Having a missing tooth is anything but rare. In fact, 178 million Americans are missing at least a single tooth. It can be tempting to avoid the hassle and expense of replacing a missing tooth, but this can really impact both your overall oral health and your self-esteem. A bridge is a great way to replace that missing tooth or teeth and get back a great-looking smile.
A dental bridge literally “bridges” the gap created by one or more missing teeth. Anchored by the healthy teeth on both sides of the gap, a bridge features a false tooth or teeth to replace those that are missing. At our practice, Dr. Gill and Dr. Kenson use a variety of bridge options to address your particular needs.
what is a dental bridge?
A bridge consists of two crowns on the healthy teeth on each side of the gap created by the missing tooth or teeth and a false tooth/teeth in between. The entire prosthetic is a single piece and in most cases is permanently fixed in place.
Technically, the crowns are placed onto the “abutment” teeth on each side of the gap. The false tooth or teeth are known as pontics. We prefer our pontics to be made from porcelain, as porcelain closely resembles the translucence and shine of a natural tooth.
why should i replace my missing teeth with a bridge?
Some people opt to not replace a missing tooth. Cosmetically, this can impact your self-confidence, especially if the missing tooth is visible to others. This can make a person consciously avoid smiling so that their teeth remain covered.
Beyond cosmetics, not replacing a tooth can wreak havoc on your oral health. When a tooth is missing, the teeth on both sides of the missing tooth no longer have pressure on them to stay in place, and they tend to slide over into the space. This can impact your bite and the overall alignment of your smile. Missing teeth also lead to deterioration of the gum tissue and jawbone beneath the empty space.
There are several reasons to have a bridge:
- Replace missing teeth
- Prevent the adjacent teeth from moving into the gap
- Restore chewing and/or biting capability
- Maintain the shape of your face
- Distribute the forces in your bite properly across more teeth
- Restore your speaking diction
Dental Bridge Procedure
Placing a bridge involves two office visits. During your first appointment, we prepare the abutment teeth for their crowns. To do this, we shave down a portion of the enamel on both teeth to make room for the crowns to be placed over them. A crown overlays the entire tooth down to the gumline. Once the two abutment teeth are shaved down we take impressions of your teeth and send them to a dental lab. The lab uses these impressions to create the bridge. We also use your impressions to create a temporary bridge that we place while your bridge is being created (usually two weeks).
When your bridge is finished, you’ll return of our office and we’ll test the fit and check the color match with your adjacent teeth. We’ll adjust the fit as needed to be sure your bite and the bridge framework are just right. Sometimes, we place your bridge with temporary cement so that you can test the fit during normal use before we permanently cement it into place.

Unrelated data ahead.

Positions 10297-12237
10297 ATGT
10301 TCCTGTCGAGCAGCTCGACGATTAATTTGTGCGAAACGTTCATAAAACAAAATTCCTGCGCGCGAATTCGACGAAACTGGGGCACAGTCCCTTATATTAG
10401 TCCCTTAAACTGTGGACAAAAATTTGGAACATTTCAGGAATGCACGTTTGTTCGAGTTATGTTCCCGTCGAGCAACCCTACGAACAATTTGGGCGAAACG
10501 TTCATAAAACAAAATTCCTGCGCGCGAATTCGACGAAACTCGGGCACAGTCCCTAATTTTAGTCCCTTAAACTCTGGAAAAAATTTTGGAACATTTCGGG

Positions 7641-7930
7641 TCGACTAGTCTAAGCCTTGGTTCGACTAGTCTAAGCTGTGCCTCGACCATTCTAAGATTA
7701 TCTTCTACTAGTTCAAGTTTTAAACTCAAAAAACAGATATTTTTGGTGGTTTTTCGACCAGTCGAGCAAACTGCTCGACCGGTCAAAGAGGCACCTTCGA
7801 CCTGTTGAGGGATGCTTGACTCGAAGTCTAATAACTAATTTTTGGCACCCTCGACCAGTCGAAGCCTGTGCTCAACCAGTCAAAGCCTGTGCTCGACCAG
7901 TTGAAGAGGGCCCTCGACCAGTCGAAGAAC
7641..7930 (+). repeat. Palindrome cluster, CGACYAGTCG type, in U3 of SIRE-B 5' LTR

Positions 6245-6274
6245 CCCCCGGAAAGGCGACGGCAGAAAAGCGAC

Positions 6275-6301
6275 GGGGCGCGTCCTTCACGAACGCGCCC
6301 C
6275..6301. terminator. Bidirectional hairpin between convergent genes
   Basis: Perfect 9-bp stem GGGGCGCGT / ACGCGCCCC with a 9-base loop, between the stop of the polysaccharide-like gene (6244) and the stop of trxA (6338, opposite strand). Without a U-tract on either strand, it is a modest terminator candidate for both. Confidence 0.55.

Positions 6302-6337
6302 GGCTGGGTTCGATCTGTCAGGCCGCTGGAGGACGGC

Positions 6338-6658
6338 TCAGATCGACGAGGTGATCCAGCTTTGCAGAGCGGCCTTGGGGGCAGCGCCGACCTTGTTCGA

What are the different types of bridges?
There are three main types of bridges:
- Traditional bridges are the type we’ve described above with crowns on two abutment teeth and a pontic between them. Traditional bridges are the most common. We prefer them to be made from porcelain for durability, but other materials such as ceramic can be used.
- Cantilever bridges are used when there are adjacent teeth on only one side of the missing tooth or teeth. Unlike a true bridge, with anchors on both sides, a cantilever bridge is more like a balcony. We anchor these types of bridges with two crowns on the one side.
- Maryland bridges are also known as resin-bonded bridges. Typically used on the front teeth, a Maryland bridge doesn’t use crowns as anchors. Instead it attaches to bands that are bonded to the back surfaces of the supporting teeth.
is the process of getting a bridge painful?
There isn’t much pain associated with getting a bridge. Really, the only part of the procedure that even requires local anesthetic is preparing the abutment teeth for their crowns. There may be some very minor soreness afterwards, but this is minimal.
how long do dental bridges last?
Dental bridges generally last from five to 15 years, but can last even longer. What’s important is the care of the abutment teeth, along with your other natural teeth. If you take good care of them your bridge can last a long time.
what are the alternatives to getting a bridge?
Dental implants are actually a better option for replacing missing teeth, but the process and expense can make some patients opt for a bridge instead. Implants are false teeth anchored by titanium “implants” that are actually inserted into the missing hole formerly occupied by the natural tooth root. The jawbone then grows around the implant, making it part of the jaw. The false tooth is attached to the implant. Implants behave exactly like a natural tooth, which is why they are the best tooth replacement option.